I am so at home in Dublin, more than any other city, that I feel it has always been familiar to me. It took me years to see through its soft charm to its bitter prickly kernel - which I quite like too.

Larkin in Dublin


March 29th, 1967 saw Philip Larkin in Dublin at a library conference. He wrote to Monica Jones:

Late, after dinner in Trinity, everyone else falling about but I thought there wasn’t enough to drink. Or eat …
Well, the crossing was all right ‑ very rough indeed, but pitching not rolling, & it be the rolling that do do for I. No puking: 2½ pints in the bar (the ½ was to see what it was like) & then a cold, sleepless but otherwise untroubled night. All the same conferences are hell. We are stranded out in some godforsaken suburb, no stamps, no pub, no papers, miles even from the hall we meet in – I have no stamps yet, but hope to find some tomorrow. Radio Eireann rang up tonight to do a short interview tomorrow: fame. […]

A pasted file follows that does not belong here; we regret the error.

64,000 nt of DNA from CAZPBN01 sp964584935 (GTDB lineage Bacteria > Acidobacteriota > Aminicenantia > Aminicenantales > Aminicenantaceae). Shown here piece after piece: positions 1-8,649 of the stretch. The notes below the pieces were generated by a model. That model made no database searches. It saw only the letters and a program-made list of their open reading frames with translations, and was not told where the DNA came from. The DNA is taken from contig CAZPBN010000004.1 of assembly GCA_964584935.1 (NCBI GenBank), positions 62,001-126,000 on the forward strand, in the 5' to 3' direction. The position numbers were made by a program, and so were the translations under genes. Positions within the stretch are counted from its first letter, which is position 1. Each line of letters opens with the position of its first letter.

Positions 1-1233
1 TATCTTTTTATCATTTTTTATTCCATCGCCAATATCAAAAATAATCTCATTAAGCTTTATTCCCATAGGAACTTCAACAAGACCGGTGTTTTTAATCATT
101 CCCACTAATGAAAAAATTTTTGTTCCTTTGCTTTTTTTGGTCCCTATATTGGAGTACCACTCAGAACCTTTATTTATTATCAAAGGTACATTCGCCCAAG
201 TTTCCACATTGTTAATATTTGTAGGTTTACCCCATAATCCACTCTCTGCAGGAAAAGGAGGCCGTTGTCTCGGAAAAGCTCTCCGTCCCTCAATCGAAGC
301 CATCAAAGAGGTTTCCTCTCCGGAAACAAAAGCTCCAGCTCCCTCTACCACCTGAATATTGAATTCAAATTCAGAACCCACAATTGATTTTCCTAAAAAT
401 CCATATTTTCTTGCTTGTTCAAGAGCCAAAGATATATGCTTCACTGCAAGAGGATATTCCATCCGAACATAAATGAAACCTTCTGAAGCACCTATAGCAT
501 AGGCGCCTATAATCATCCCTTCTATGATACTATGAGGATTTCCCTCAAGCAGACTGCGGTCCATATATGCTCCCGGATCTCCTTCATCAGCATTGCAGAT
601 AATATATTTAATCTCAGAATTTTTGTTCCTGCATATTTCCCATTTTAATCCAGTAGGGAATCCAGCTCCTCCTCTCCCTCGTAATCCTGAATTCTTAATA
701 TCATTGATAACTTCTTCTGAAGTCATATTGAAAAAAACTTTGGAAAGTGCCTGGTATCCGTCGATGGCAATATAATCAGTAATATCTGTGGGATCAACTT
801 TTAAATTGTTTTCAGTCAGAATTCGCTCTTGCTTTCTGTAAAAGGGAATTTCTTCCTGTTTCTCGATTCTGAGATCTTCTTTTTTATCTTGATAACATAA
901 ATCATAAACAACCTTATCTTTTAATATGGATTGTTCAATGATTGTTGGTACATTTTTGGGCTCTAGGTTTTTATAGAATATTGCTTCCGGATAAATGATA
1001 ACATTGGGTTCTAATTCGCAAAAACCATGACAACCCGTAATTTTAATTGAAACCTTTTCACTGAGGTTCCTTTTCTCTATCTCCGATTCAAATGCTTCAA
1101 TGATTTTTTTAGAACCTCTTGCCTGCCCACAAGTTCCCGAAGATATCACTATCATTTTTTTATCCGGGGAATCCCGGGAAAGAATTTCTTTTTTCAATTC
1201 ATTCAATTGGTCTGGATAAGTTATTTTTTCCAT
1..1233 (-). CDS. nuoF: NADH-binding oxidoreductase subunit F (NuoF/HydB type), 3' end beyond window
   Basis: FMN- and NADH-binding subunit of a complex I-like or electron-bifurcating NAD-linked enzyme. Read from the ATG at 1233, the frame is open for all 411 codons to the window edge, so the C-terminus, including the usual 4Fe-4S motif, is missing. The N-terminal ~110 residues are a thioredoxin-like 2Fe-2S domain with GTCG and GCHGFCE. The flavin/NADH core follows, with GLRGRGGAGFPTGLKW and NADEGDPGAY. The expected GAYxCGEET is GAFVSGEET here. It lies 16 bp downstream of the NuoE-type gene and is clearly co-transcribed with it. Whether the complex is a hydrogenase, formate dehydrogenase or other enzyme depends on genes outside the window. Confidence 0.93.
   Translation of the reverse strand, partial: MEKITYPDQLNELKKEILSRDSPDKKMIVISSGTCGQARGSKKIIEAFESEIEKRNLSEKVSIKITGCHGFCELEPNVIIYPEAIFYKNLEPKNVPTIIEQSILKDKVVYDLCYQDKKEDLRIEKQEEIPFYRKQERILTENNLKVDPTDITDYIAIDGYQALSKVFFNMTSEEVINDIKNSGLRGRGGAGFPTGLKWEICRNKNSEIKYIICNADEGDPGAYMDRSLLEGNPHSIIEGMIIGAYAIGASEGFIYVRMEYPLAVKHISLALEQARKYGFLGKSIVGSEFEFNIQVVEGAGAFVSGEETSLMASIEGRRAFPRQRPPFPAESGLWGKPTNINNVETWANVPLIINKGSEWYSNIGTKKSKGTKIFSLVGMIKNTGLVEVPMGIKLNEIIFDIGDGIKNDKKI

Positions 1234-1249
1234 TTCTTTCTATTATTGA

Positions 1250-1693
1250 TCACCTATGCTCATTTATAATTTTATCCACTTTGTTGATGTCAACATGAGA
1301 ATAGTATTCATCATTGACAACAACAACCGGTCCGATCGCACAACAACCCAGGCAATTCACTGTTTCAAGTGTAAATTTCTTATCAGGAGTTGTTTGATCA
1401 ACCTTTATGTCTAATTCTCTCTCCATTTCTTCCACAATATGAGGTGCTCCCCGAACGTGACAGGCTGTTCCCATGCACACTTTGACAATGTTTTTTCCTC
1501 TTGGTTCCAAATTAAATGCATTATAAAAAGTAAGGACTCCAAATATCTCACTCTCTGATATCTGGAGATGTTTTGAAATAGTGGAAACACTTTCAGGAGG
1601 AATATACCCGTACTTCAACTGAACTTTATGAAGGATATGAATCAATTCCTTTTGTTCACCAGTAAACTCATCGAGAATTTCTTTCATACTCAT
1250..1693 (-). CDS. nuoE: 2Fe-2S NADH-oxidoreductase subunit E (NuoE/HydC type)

Dublin is fascinating in its horribleness ‑ I can look at it for hours: sat looking out the window of some law library watching the nuns & begging children & broken fanlights. Meantime K. Humphreys found a backless 1st ed. of Endymion on the open shelves. Dublin!
Love, darling ‑ wish you were here. P.

It is not so much that one thinks that Dublin in 1967 was like Paris or New York. But surely it must have come up a bit from the 50s. Remember, this was from a man familiar with Belfast and Hull.


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